With good stirring, 1,185 g. of a 50% solids solution of epoxy ester resin prepared according to Preparation B in naphtha and butyl alcohol is mixed with 310 g. isobutyl acetate. Thereafter is added 20 g. of sifted, particulate Bentone 34 clay. To this stirring mixture are added the following: 16.38 g. Isoindolinone pigment (Harmon Y5775), 1.11 g. Phthalo Green pigment (Chemtron GT 4818), 42.41 g. Titanium Dioxide pigment (DuPont R-960), 125.0 g. Magnesium Silicate pigment (Baker A-3), and 325.0 g. Zinc Phospho Oxide complex pigment (NL Chemicals, NALZIN SC-2). When the mixture is thoroughly combined, it is passed through a Sussmeyer vertical mill until its grind fineness is 30 microns or finer. To this paste is added the following ingredients with continuous stirring: 487.64 g. Xylene, 1.82 g. MEK oxime (Nuodex, Exkin #2), 3.41 g. 18% Zirconium Neodecanoate, 1.98 g. 6% Manganese Neodecanoate and 1.98 g. 12% Cobalt Neodecanoate. The resulting mixture is a concentrated primer mixture.
The primer mixture is set to a spray viscosity of 11 to 15 sec. in a #4 Ford cup by diluting with acetone, aliphatic naphtha and toluene at a ratio of 30:50:20,
Bare steel panels are spray-coated with the diluted primer mixture. Two light, even coats are applied. A dry film thickness of 0.2 to 0.4 mils resulted. The coated panels are allowed to air dry 30 minutes then the primer-surfacer of Preparation D is applied in three coats to a film thickness of 2.0 to 2.5 mils.
About 0.2-0.4 mils of the coating composition is applied to a flat bare steel panel. The coating is allowed to air-dry 30 minutes, then 2.0-2.5 mils of lacquer type primer-surfacer is applied. The testing is started as soon as the primer-surfacer has become tack-free.
Method of Testing
A 500 gram weight is put onto the paddle. The paddle with the weight is then given a twist so that the pad surface on the panel is rotated 90 degrees. The completion of this test should take 1-2 second. The paddle and weight are then removed and the coating examined.
The coating is examined for any ripping or tearing with the naked eye. If the coating surface is torn or peels to expose the underlying coating, then the result is classified as a failure. If, on the other hand, the coating shows no tearing then the result is a pass.
To estimate solvent resistance the members of a group of panels coated with the same primer are sequentially tested so that succeeding members tested will have a longer time to dry. The length of time required to obtain a pass indicates the solvent resistance of the coating, a long time correlating to low solvent resistance.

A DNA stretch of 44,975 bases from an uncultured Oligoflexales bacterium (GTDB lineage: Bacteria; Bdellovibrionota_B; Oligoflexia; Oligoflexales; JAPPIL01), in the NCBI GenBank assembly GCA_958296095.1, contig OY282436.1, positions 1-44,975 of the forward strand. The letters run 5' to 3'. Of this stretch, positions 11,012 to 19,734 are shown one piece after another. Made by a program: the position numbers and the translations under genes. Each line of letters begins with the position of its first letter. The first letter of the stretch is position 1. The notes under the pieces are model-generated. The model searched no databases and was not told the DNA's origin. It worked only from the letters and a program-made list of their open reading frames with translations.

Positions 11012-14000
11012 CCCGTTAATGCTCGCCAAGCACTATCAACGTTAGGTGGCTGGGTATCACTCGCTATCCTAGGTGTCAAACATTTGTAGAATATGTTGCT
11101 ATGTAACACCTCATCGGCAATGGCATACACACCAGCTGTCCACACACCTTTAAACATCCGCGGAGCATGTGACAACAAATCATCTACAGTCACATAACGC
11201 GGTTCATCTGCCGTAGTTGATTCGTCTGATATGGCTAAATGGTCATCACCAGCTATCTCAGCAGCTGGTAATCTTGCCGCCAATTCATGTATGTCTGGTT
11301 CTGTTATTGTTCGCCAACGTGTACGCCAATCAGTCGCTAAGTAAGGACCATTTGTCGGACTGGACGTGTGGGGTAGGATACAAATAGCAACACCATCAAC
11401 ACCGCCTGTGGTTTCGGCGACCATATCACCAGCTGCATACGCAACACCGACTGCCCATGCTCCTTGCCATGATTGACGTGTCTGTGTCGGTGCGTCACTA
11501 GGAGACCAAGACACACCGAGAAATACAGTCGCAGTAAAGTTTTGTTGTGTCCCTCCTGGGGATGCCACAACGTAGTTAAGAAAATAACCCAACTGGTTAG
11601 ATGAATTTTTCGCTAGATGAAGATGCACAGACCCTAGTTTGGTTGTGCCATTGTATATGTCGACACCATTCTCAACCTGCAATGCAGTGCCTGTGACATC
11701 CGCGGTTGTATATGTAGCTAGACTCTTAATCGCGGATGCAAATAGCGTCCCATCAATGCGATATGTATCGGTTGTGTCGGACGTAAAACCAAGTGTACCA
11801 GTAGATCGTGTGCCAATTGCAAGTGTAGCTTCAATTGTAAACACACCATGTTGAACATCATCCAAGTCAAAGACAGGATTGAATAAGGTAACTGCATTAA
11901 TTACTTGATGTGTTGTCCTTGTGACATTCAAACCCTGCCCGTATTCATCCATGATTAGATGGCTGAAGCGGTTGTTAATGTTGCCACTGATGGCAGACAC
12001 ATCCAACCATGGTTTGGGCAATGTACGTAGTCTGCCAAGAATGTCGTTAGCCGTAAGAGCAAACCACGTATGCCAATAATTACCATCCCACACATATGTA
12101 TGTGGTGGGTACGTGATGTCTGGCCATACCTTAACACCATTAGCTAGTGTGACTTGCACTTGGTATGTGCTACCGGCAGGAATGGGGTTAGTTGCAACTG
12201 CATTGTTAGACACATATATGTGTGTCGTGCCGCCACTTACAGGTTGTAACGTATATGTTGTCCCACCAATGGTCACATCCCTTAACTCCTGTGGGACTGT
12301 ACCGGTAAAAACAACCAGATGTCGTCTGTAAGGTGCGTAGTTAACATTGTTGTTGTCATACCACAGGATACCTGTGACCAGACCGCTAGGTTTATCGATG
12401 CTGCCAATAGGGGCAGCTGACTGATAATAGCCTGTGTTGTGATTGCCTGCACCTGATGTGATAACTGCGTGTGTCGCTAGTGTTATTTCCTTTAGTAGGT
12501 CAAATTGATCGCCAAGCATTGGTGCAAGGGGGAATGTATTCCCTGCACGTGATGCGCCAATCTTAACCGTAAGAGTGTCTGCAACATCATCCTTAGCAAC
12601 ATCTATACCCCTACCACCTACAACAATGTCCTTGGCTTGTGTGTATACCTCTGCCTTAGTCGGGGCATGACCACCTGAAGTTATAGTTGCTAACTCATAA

______________________________________RESULTS FROM USING SOLVENT RESISTANCE TEST Time (minutes) CoatingComposition 5 15 25 35 50 70______________________________________Example 1 Fail Fail Pass Pass Pass Pass Comparative Fail Fail Fail Fail Fail Pass Example 2______________________________________
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|US20040030088 *||Aug 7, 2002||Feb 12, 2004||Basf Corporation||Acidic reducer for providing increased adhesion of a two component polyurethane primer to substrates|
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|U.S. Classification||428/461, 428/520, 524/517, 428/463, 523/201|
|International Classification||C09D7/12, B05D5/00, C09D5/34, C08F290/06, C09D201/00, B05D7/14, C09D155/00, C09D167/08, C09D163/00, B05D7/00, C09D163/10, B05D1/38, C09D5/00, B05D7/16|
|Cooperative Classification||B05D5/005, Y10T428/31699, C09D5/002, Y10T428/31928, Y10T428/31692, C09D163/10, B05D7/584|
|European Classification||B05D7/584, C09D163/10, B05D5/00C, C09D5/00B|
|Aug 25, 1999||AS||Assignment|
Owner name: BASF CORPORATION, NEW JERSEY
Free format text: CHANGE OF ADDRESS;ASSIGNOR:BASF CORPORATION;REEL/FRAME:010186/0755
Effective date: 19990823
|Nov 17, 2003||FPAY||Fee payment|
Year of fee payment: 4
|Nov 16, 2007||FPAY||Fee payment|
Year of fee payment: 8
|Nov 26, 2007||REMI||Maintenance fee reminder mailed|
|Dec 26, 2011||REMI||Maintenance fee reminder mailed|
|May 16, 2012||LAPS||Lapse for failure to pay maintenance fees|
|Jul 3, 2012||FP||Expired due to failure to pay maintenance fee|
Effective date: 20120516